Hoodrich Pablo Juan is taking a page from fellow prolific ATLien Future and dropping projects à la Lil Wayne in the 2000s. Just three months after releasing Designer Drugz 3, Pablo is back with his third mixtape in five months, Rich Hood is proof that Hoodrich Pablo should spend more time on his projects, as it is the musical equivalent of empty calories.

As is the case with most millennial trap rap, Rich Hood’s vibe supersedes its lyrical depth. The production is somehow both downbeat and colorful, with organ licks and piano keys sprinkled atop bass-heavy beats. As memorable as the production is, it’s parallel to the forgettable bars. No one reasonably goes into a trap album expecting to hear Elzhi-esque lyricism, but Pablo and his 11 rapping features empty the clip into a dead corpse with repetitive rhymes of flossing, fucking and flexing.

Even the project’s best beats are marred by shoddy rhymes. Quay Global supplies an entrancing beat on “Racks on Des Diamonds, but the cut is ruined by pointless, unassociated rhymes like: “Ten pints, I’d drink gallons/I dress like I’m going to Jimmy Fallon/Don’t give a fuck, we gon’ fuck that shit up/Drop of a bale in a pickup truck.” The rest of Rich Hood is plagued by equally aimless songwriting and anyone outside of Atlanta rooting for their hometown hero won’t likely be willing to give the lyrical slackness a pass. A song like “1017 Ways” features an amateurishly minimalistic beat that makes oversimplified lyrics such as “I fuck on your baby mama/I’m a motherfucker/That nigga funny, call him Chris Tucker” painfully glaring.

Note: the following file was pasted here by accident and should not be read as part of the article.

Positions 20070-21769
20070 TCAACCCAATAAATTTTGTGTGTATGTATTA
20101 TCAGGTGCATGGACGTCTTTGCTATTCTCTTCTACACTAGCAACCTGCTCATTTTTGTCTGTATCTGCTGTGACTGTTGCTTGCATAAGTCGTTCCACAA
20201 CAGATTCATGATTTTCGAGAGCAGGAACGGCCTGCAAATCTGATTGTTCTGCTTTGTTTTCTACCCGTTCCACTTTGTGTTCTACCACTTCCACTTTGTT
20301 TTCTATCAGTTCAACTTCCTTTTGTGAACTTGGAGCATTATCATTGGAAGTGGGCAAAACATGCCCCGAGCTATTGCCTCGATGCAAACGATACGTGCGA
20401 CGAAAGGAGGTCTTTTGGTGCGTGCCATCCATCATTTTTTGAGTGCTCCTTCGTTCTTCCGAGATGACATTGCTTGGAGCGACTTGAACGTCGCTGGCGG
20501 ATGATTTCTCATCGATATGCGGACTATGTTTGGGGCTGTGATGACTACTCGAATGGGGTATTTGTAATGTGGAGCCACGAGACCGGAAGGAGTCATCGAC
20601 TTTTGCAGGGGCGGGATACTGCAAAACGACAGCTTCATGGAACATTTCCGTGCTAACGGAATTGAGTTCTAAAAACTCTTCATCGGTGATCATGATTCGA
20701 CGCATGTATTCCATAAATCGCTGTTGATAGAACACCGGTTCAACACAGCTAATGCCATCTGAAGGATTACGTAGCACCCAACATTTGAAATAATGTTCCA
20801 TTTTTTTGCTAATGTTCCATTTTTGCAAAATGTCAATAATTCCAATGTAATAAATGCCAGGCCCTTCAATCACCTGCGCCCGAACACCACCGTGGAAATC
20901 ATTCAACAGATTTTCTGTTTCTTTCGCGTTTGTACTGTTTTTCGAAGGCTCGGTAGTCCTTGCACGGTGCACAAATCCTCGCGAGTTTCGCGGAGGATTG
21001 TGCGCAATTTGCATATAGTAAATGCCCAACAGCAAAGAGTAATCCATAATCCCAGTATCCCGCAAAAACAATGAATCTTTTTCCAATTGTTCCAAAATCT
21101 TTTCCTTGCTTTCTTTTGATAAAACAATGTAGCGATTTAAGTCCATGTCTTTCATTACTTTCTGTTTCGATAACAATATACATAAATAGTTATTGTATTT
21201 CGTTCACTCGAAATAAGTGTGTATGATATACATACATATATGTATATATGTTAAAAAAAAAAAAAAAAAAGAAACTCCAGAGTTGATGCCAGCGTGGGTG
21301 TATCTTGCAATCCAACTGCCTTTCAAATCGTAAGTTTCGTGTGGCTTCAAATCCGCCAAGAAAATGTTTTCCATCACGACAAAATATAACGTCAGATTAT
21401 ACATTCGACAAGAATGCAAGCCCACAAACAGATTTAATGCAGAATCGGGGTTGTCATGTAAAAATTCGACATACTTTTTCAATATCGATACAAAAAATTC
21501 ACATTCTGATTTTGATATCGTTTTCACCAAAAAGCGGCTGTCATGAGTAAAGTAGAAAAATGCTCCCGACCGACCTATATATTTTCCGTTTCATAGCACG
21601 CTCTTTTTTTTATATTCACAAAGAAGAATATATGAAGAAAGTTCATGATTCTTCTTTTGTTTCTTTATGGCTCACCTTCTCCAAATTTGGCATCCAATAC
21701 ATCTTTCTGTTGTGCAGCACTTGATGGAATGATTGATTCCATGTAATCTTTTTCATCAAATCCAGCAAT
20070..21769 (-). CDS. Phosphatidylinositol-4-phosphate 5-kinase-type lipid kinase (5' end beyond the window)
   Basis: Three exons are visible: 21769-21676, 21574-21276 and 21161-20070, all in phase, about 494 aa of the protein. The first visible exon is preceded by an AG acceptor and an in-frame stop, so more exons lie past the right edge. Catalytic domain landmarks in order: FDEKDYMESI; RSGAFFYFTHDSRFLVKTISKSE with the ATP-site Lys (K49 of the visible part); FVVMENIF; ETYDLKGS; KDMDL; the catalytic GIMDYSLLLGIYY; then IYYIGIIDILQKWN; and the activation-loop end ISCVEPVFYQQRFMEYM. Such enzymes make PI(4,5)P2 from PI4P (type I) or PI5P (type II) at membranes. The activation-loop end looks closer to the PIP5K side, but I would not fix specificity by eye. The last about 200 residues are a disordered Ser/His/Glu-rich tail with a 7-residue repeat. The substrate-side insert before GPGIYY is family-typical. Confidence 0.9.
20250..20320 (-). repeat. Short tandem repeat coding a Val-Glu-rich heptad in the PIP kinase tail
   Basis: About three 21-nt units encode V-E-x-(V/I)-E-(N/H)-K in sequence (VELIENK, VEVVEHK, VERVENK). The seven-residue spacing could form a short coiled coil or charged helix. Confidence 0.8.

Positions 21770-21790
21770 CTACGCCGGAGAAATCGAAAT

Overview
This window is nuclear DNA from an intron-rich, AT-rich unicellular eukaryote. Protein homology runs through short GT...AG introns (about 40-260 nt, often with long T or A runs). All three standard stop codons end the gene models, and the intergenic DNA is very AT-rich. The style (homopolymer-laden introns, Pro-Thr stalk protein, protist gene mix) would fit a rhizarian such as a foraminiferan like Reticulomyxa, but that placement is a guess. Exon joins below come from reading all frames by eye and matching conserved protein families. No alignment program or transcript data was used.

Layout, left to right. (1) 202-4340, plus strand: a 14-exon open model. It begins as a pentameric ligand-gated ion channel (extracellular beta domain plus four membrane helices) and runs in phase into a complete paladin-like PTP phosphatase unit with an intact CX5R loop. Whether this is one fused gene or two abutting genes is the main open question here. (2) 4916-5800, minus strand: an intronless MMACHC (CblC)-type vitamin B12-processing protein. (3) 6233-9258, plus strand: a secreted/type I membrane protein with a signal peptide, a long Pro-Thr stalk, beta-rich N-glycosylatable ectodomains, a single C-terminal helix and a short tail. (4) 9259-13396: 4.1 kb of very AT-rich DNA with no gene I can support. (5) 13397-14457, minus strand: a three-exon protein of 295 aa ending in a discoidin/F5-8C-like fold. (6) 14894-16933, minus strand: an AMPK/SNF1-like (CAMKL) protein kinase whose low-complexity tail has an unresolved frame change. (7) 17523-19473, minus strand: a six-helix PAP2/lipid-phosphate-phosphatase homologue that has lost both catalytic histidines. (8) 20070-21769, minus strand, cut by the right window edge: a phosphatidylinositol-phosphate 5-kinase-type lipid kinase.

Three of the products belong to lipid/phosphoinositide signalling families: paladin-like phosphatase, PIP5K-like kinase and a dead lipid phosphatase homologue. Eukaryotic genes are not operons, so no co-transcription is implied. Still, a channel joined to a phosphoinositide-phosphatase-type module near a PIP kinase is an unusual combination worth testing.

That’s not to say Hoodrich Pablo is completely devoid of mic skills. He has a near-perfect flair for syncing his flow with any beat he’s on. He starts the hook on “Flawless” with “Live for it, die ‘bout my respect/Yeah she’s fine but I ain’t impressed,” and keeps the rhyme going for the next 12 bars of a hook the length of a verse. Pablo’s nimble flow makes even these wordy refrains as catchy as a repeated, four-bar chorus. Still, his swaggerful raps don’t overcome Rich Hood’s serious need for variation. There’s only so many different ways rappers, even ones much more proficient than Pablo, can rhyme about fine dining, diamonds and dumping clips before the music grows moldier than three-week-old bread. Because of this, the content becomes stale midway through the album. Although there are standout cuts like the aforementioned “Flawless” and the lively “18K” that limp Rich Hood to the finish line, the latter half of the tape suffers from some serious muscle cramps.

The audience for this project likely won’t be bothered by Pablo’s redundancy, and with that in mind, he has succeeded in crafting a fluid mixtape that will bang from Bankhead to East Atlanta. But, for the masses, Rich Hood is both an unfilling record and a stark reminder that quality is more important than quantity.